• Denver’s pass protection held up well against the Cowboys’ pass rush. Wilson had more time to throw than he did in most of the previous full-pad practices, and used it to find a rhythm with a series of short-to-intermediate timing passes throughout practice.
  • Sam Martin and Corliss Waitman each got three punts during an early-practice period. Martin got the better of the work Thursday; his three punts had hang times ranging from 4.04 to 4.28 seconds — an average of 4.16 seconds. His punts were also longer than Waitman’s, whose average hang time was 4.15 seconds, including a 3.99-second hang time on his final punt.
  • Jackson had the defensive play of the day with a deep breakup of a Prescott attempt to Cowboys wide receiver Jalen Torbert. Working in single-high coverage, Jackson reacted quickly to Prescott’s pass and read it well to prevent a completion. “I had a chance to make a play. The receiver went up, but I didn’t want to make a collision or anything like that, so I tried to pull off him,” Jackson said. “For me, it was all about being in the right place at the right time, watching the film and those situations and trying to get better from it.”
  • Ring of Famers who attended the practice included Peyton Manning, Steve Atwater, Rod Smith and Randy Gradishar.
  • Broncos CEO Greg Penner and co-owner Carrie Walton Penner watched the practice as part of their second full day in charge of the club.

***

PARTICIPATION/INJURY REPORT

  • The Broncos got good news on RB Melvin Gordon, as his injury is a foot contusion. He did not practice Thursday. Mike Boone handled Gordon’s share of the first-team repetitions.
  • TE Greg Dulcich remained sidelined as he continues to deal with a hamstring injury. “This is something that’s never happened to him, so we just want to be sure we’re doing it the right way,” Hackett said. “I believe we counted 32 days before our first home game. As much as we want to get out there and practice every day, bang every day and all that stuff, it’s about keeping the guys fresh.”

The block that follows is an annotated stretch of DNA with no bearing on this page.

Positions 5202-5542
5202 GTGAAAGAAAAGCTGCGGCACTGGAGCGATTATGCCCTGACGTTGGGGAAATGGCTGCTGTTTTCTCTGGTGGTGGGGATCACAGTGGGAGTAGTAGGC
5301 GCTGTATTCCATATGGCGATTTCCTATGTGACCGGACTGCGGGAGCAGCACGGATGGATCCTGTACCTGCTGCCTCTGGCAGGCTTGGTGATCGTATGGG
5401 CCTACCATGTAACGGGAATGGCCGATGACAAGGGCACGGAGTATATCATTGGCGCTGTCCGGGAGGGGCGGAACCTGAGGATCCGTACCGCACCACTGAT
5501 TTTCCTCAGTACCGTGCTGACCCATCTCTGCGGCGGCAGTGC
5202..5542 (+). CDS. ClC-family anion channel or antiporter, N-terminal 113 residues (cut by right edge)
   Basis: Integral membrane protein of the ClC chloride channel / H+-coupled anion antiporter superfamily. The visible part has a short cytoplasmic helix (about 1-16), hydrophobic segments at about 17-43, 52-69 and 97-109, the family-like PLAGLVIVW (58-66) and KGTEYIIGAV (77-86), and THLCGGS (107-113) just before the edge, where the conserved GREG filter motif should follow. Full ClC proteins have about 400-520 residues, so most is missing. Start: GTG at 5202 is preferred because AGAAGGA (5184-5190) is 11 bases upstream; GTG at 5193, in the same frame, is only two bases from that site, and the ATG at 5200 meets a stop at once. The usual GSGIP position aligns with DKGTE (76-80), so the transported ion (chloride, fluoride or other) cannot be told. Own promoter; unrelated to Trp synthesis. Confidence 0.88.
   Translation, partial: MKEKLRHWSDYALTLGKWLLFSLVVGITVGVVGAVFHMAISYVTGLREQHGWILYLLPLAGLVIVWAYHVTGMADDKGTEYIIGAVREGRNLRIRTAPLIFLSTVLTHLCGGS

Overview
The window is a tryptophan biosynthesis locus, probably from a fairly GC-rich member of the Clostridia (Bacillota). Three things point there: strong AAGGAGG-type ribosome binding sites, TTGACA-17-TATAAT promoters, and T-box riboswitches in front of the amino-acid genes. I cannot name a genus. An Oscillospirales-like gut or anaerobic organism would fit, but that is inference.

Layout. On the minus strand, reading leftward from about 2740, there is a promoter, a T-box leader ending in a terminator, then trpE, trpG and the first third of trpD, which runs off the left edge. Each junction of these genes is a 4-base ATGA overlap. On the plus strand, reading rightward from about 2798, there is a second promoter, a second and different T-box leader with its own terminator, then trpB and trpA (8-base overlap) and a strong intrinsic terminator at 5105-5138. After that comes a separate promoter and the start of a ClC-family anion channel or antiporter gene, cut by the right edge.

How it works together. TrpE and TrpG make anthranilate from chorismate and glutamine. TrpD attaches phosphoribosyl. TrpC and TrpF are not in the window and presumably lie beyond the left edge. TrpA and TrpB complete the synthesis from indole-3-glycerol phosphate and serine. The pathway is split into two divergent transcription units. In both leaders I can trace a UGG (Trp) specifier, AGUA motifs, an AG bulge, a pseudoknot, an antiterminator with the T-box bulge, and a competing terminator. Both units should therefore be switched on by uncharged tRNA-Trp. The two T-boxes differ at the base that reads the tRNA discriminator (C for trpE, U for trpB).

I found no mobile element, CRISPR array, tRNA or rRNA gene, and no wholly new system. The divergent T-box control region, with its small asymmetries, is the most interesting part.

• CB Ronald Darby missed another day because of a chest contusion suffered on the final play of practice Aug. 8.
  • WR KJ Hamler watched from the sideline as he continues to work his way back from a torn ACL and a dislocated hip suffered last September. “We’re just trying to move him in the right way,” Hackett said. “For how it’s gone, when I got here, we didn’t know where he was going to be at. At this moment, I would tell you he’s farther along than we ever thought.”
  • CB K’Waun Williams (knee) and DL D.J. Jones (back) practiced, but took part in individual drills only. Essang Bassey and Mike Purcell got the lion’s share of the work in their places, respectively. Edge rusher Jonathon Cooper also remained limited to individual work after having finger surgery in May.

***

WEATHER REPORT:

On a day in which the temperature pushed near 100°F, the mercury rose from 86°F to 91°F during the practice.

***

WHAT’S NEXT:

The Broncos open their preseason Saturday against the Cowboys at Empower Field at Mile High. Kickoff is at 7:05 p.m. MDT. The game will air on KTVD-Ch. 20 in Denver and on NFL Network nationally.

***